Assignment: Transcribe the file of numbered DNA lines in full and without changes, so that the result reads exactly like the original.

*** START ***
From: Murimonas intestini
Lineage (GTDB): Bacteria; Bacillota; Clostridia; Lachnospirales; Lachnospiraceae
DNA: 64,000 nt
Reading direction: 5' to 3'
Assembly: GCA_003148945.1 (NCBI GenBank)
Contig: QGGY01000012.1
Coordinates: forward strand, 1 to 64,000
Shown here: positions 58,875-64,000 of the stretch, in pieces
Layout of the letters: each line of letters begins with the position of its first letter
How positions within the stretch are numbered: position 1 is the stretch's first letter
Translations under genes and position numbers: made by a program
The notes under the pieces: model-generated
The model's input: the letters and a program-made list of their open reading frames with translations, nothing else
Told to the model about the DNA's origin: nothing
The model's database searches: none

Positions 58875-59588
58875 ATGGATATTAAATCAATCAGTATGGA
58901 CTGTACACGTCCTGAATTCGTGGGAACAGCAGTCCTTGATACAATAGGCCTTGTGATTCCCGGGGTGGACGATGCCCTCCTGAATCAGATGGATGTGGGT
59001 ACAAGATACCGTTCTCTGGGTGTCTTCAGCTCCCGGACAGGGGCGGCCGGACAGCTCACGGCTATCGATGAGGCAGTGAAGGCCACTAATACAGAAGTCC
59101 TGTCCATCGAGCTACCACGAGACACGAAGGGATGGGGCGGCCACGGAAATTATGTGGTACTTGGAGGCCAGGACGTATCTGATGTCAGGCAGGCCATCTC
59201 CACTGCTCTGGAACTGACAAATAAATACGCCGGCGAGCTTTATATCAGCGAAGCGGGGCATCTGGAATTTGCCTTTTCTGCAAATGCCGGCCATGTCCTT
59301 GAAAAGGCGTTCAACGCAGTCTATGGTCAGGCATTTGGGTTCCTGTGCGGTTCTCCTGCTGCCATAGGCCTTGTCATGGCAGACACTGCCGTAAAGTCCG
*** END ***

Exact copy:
From: Murimonas intestini
Lineage (GTDB): Bacteria; Bacillota; Clostridia; Lachnospirales; Lachnospiraceae
DNA: 64,000 nt
Reading direction: 5' to 3'
Assembly: GCA_003148945.1 (NCBI GenBank)
Contig: QGGY01000012.1
Coordinates: forward strand, 1 to 64,000
Shown here: positions 58,875-64,000 of the stretch, in pieces
Layout of the letters: each line of letters begins with the position of its first letter
How positions within the stretch are numbered: position 1 is the stretch's first letter
Translations under genes and position numbers: made by a program
The notes under the pieces: model-generated
The model's input: the letters and a program-made list of their open reading frames with translations, nothing else
Told to the model about the DNA's origin: nothing
The model's database searches: none

Positions 58875-59588
58875 ATGGATATTAAATCAATCAGTATGGA
58901 CTGTACACGTCCTGAATTCGTGGGAACAGCAGTCCTTGATACAATAGGCCTTGTGATTCCCGGGGTGGACGATGCCCTCCTGAATCAGATGGATGTGGGT
59001 ACAAGATACCGTTCTCTGGGTGTCTTCAGCTCCCGGACAGGGGCGGCCGGACAGCTCACGGCTATCGATGAGGCAGTGAAGGCCACTAATACAGAAGTCC
59101 TGTCCATCGAGCTACCACGAGACACGAAGGGATGGGGCGGCCACGGAAATTATGTGGTACTTGGAGGCCAGGACGTATCTGATGTCAGGCAGGCCATCTC
59201 CACTGCTCTGGAACTGACAAATAAATACGCCGGCGAGCTTTATATCAGCGAAGCGGGGCATCTGGAATTTGCCTTTTCTGCAAATGCCGGCCATGTCCTT
59301 GAAAAGGCGTTCAACGCAGTCTATGGTCAGGCATTTGGGTTCCTGTGCGGTTCTCCTGCTGCCATAGGCCTTGTCATGGCAGACACTGCCGTAAAGTCCG